7 officers shot, 1 fatally, serving warrant in S. Carolina
FLORENCE, S.C. — A man shot seven police officers in South Carolina, killing one, in a standoff so dangerous that police had to use a bullet-proof vehicle to rescue the wounded, authorities said.
The man also held children hostage for two hours in his Florence home Wednesday afternoon, but they were released safely as the suspect was taken into custody, Florence County Sheriff’s Maj. Mike Nunn said.
It was a stunning shooting in an area already reeling from record flooding from Hurricane Florence. The sheriff and police chief both cried as they spoke to reporters just hours after the shooting.
“I want you to pray for the family who lost the bravest police officer I have ever known,” Florence Police Chief Allen Heidler said of Terrence Carraway. City of Florence spokesman John Wukela confirmed Carraway’s death to The Associated Press late Wednesday. Carraway, 52, of Darlington, had recently celebrated 30 years as a police officer. He was pronounced dead at a local hospital. An autopsy will be performed at Medical University of South Carolina in Charleston, according to the coroner’s office.
The man shot three Florence County deputies from inside a home as they came to serve a warrant around 4 p.m. Wednesday, Nunn said.
The suspect then shot four Florence city police officers, one fatally, as officers from all around the area swarmed in to help, Heidler said.
Officials refused to say why they were serving a warrant. They also did not name him or the wounded officers, nor did they give their conditions.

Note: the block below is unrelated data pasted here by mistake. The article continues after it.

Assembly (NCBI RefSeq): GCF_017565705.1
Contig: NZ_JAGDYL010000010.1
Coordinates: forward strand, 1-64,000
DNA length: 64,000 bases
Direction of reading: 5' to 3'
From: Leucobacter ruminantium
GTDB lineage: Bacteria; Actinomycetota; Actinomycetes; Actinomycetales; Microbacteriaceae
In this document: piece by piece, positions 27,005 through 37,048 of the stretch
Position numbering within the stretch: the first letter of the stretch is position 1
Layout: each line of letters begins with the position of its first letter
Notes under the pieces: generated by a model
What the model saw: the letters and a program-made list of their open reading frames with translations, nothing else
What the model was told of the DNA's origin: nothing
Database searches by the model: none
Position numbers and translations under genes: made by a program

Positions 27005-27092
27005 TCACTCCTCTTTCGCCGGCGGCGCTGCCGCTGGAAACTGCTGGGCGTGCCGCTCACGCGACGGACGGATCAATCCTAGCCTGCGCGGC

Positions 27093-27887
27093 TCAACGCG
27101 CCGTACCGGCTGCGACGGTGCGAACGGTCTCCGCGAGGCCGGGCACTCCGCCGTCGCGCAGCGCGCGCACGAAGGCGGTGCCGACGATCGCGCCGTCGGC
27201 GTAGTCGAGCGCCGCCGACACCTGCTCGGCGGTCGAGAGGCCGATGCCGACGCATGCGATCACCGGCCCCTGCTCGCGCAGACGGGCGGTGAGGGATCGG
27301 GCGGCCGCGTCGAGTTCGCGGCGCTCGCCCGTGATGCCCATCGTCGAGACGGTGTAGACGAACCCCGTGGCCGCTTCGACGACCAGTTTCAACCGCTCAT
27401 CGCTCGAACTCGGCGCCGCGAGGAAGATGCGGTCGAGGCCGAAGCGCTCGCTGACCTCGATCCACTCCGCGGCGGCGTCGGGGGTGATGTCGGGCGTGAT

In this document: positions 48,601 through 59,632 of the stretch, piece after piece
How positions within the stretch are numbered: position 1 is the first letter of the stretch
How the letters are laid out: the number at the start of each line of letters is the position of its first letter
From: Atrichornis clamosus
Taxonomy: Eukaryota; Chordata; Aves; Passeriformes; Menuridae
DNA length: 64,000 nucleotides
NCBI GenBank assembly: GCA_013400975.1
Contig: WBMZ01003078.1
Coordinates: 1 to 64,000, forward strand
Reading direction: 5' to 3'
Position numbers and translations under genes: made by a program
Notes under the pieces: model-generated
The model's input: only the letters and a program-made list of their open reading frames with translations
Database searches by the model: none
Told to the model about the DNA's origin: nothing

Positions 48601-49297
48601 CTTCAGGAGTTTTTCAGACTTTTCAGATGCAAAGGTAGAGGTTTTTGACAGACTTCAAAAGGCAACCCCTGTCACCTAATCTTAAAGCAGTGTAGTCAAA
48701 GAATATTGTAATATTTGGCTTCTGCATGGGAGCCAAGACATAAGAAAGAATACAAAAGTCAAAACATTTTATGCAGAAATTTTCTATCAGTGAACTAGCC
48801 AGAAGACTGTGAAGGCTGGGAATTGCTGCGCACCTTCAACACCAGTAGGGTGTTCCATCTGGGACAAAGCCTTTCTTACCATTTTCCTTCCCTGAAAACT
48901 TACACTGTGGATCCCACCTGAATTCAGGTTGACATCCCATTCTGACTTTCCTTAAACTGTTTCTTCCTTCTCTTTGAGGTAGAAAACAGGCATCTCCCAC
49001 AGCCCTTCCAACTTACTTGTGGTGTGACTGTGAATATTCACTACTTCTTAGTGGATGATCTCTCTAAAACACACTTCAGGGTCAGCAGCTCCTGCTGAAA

Both Heidler and Florence County Sheriff Kenney Boone had tears in their eyes as they spoke to reporters about two hours after the standoff ended.
Condolences and outpourings of support rolled in at news of the shooting.
“This is simply devastating news from Florence,” Gov. Henry McMaster tweeted. “The selfless acts of bravery from the men and women in law enforcement is real, just like the power of prayer is real.”
Thom Berry, spokesman for the State Law Enforcement Division, said the agency had sent crime scene technicians to assist officials in Florence but at this time had not been requested to help with any investigation.
Boone said investigators from Richland County would help investigate the shooting. He did not say why he wasn’t using state police like most law enforcement agencies do in officer shootings in South Carolina.
Authorities said the shootings happened in Vintage Place, an upscale neighborhood in the western part of the city.
Bobby Goin stood outside waiting for police to let him back to his home where his wife and granddaughter heard gunshots from the home back further in the neighborhood.
“Surprised is probably an understatement,” Goin said of the shooting in the neighborhood where he has lived for 20 years. “The worst thing that goes on around here is that someone runs a stop sign and it gets posted on Facebook.”
This is the second shooting of multiple police officers in South Carolina this year. In January, a 47-year-old former banker shot four officers in York County, killing one, after his wife called 911 to report he beat her. Christian McCall pleaded guilty and was sentenced to life without parole.
Florence, a city in South Carolina’s northeastern corner home to roughly 37,000, sits at the convergence of Interstates 95 and 20. It’s the largest city in the region known as the Pee Dee, where flooding from Hurricane Florence devastated areas to the east and south.